Middle East

Japan to send ships to Middle East, but not as part of US-led coalition

Iran has attracted the attention of foreign powers amid rising tensions over international maritime rules in the Strait of Hormuz. Source: Getty Images Europe

Japan will send ships to the Middle East to protect commercial oil vessels - but not as part of the US-led coalition.

Japan will not join a US-led coalition to protect commercial vessels in the Middle East, but is preparing to send its own force to ensure the safe shipment of oil supplies to Japan.

Chief Cabinet Secretary Yoshihide Suga said that Japan will keep cooperating closely with Washington even if it won't join the initiative the US says is aimed at protecting commercial tankers from alleged Iranian attacks.

"Peace and stability in the Middle East is extremely important for the international society, including Japan," Mr Suga said at a news conference on Friday.

"After we studied comprehensively what measures can be most effective, we have decided to pursue our own measures separately."

Japan's Chief Cabinet Secretary Yoshihide Suga speaks during a press conference at the prime minister's official residence in Tokyo.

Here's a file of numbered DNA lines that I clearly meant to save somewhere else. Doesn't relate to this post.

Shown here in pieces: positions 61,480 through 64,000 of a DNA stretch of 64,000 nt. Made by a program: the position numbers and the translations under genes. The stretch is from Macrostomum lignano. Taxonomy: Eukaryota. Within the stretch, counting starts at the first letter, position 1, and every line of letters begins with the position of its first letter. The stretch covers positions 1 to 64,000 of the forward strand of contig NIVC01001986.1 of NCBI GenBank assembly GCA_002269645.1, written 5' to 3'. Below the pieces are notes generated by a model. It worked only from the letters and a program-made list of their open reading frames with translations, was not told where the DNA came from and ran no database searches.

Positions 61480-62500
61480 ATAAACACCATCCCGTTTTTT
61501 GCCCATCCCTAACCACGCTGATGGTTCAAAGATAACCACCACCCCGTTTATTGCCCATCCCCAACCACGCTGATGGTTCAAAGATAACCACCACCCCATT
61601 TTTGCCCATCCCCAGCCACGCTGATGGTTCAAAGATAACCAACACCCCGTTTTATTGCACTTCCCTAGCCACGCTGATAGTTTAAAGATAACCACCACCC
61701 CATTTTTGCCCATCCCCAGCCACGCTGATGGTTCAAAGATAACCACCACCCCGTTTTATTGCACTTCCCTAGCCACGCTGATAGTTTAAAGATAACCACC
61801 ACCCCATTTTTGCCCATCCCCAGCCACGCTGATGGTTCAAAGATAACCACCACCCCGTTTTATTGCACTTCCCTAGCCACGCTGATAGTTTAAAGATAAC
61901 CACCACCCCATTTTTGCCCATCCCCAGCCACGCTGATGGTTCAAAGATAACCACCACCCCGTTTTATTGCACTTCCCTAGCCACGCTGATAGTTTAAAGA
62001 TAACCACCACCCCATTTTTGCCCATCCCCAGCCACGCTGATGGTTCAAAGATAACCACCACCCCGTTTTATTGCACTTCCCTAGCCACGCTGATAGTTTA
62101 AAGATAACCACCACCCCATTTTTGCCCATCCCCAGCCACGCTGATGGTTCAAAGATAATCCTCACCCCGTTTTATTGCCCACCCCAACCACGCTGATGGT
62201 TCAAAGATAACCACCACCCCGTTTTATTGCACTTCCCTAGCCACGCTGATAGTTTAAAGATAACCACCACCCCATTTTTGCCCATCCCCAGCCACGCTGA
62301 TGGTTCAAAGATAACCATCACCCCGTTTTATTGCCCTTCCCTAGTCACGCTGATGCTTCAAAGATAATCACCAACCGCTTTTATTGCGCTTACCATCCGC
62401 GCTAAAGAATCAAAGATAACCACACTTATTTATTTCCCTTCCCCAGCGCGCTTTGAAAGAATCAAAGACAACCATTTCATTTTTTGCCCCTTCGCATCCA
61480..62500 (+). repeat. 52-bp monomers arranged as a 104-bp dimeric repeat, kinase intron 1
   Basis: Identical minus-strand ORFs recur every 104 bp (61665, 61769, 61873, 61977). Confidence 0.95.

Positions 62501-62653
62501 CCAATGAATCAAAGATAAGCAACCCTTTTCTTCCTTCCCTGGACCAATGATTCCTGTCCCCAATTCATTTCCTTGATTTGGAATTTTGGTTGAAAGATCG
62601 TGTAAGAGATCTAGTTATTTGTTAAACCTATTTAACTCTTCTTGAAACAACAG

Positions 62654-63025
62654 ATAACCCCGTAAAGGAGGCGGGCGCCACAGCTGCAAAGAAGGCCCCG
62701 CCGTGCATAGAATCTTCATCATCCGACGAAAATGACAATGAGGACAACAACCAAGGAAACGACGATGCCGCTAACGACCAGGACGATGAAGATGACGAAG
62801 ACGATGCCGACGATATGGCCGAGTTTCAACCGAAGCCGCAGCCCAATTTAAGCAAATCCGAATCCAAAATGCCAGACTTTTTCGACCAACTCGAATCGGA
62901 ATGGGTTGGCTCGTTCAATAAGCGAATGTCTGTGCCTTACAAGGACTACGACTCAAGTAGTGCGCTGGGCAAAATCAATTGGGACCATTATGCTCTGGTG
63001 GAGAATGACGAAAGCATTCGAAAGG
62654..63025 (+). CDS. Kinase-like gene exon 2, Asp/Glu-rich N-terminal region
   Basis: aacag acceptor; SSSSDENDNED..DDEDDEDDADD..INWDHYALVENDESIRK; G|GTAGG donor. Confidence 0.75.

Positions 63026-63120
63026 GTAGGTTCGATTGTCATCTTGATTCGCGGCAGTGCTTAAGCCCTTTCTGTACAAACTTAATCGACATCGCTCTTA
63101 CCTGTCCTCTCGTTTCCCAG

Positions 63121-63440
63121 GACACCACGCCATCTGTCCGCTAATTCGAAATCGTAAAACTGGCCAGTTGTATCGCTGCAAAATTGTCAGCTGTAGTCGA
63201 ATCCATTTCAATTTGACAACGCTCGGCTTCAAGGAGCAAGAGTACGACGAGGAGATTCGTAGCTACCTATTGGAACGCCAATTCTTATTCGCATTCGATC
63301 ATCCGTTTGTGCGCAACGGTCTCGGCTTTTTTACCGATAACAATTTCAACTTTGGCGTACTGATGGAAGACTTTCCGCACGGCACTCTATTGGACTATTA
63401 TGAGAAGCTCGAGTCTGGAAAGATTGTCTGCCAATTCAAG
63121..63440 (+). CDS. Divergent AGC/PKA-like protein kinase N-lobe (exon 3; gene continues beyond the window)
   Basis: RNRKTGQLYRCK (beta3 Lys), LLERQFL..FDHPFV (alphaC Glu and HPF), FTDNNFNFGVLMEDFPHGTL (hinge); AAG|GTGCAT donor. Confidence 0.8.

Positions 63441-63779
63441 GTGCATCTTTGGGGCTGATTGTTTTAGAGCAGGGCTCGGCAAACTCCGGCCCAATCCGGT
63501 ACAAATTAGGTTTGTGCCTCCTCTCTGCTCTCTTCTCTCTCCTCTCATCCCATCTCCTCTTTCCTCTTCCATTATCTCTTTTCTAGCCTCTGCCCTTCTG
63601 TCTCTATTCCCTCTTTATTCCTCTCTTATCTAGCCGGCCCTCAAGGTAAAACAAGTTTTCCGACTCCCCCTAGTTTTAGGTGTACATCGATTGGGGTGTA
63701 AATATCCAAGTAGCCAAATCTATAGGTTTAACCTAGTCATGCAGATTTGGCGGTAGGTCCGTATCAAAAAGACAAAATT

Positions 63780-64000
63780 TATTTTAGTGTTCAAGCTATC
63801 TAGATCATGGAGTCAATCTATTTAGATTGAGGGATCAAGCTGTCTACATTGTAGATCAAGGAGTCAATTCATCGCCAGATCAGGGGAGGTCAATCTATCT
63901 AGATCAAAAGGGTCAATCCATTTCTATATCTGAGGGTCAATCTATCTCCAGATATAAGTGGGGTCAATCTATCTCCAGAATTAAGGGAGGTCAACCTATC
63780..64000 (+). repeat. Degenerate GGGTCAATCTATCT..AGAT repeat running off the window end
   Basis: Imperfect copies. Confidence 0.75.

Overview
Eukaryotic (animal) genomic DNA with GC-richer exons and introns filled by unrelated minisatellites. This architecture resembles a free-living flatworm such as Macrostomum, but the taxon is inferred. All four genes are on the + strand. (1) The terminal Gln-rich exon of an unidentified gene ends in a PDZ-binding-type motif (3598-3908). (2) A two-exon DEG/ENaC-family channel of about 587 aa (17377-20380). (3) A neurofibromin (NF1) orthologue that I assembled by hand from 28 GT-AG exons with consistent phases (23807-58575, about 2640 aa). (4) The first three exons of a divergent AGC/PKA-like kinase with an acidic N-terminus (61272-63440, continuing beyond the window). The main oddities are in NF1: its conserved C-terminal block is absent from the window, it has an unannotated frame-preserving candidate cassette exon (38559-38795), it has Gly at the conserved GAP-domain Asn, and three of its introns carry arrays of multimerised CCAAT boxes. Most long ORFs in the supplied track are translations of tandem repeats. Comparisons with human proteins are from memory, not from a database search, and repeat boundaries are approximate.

Japan's Chief Cabinet Secretary Yoshihide Suga speaks during a press conference at the prime minister's official residence in Tokyo.
Kyodo News

The Australian Defence Force will contribute about 200 troops, a surveillance plane and a warship to the US-led cause.

Japan's energy needs rely heavily on oil imports. It has kept friendly ties with Iran and is reluctant to join such a force.

Japanese Prime Minister Shinzo Abe has tried to help ease tension between Washington and Tehran.

US-Iranian relations have deteriorated since President Donald Trump last year pulled out of the 2015 nuclear deal between Iran and world powers and re-imposed sanctions that deteriorated the Iranian economy.

Iran has since begun breaking terms of the deal, with tensions including the seizure of oil tankers at sea.

Mr Suga said Japan plans to deploy warships initially for information gathering purposes to the Gulf of Oman, the Northern Arabian Sea and nearby waters, but did not include the Strait of Hormuz at the centre of the US-Iran tension.

Sending warships to areas of military tension is a highly sensitive issue in Japan, where its pacifist postwar constitution strictly limits use of force to the country's self-defence only.

Prime Minister Shinzo Abe, however, has gradually expanded Japan's military role.

In June, a Japanese-operated tanker was attacked in the Gulf of Oman, for which Washington said Iran was responsible and urged Japan to join the US-led military initiative.

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